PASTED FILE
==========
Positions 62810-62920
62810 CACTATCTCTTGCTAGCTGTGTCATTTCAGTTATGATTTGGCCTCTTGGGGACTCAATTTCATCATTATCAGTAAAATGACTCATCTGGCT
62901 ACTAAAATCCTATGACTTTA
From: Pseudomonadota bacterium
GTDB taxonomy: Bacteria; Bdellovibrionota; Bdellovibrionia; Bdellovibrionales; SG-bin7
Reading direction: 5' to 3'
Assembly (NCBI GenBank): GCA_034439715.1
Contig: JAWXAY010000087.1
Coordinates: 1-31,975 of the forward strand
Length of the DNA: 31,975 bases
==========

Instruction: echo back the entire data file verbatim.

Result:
Positions 62810-62920
62810 CACTATCTCTTGCTAGCTGTGTCATTTCAGTTATGATTTGGCCTCTTGGGGACTCAATTTCATCATTATCAGTAAAATGACTCATCTGGCT
62901 ACTAAAATCCTATGACTTTA
From: Pseudomonadota bacterium
GTDB taxonomy: Bacteria; Bdellovibrionota; Bdellovibrionia; Bdellovibrionales; SG-bin7
Reading direction: 5' to 3'
Assembly (NCBI GenBank): GCA_034439715.1
Contig: JAWXAY010000087.1
Coordinates: 1-31,975 of the forward strand
Length of the DNA: 31,975 bases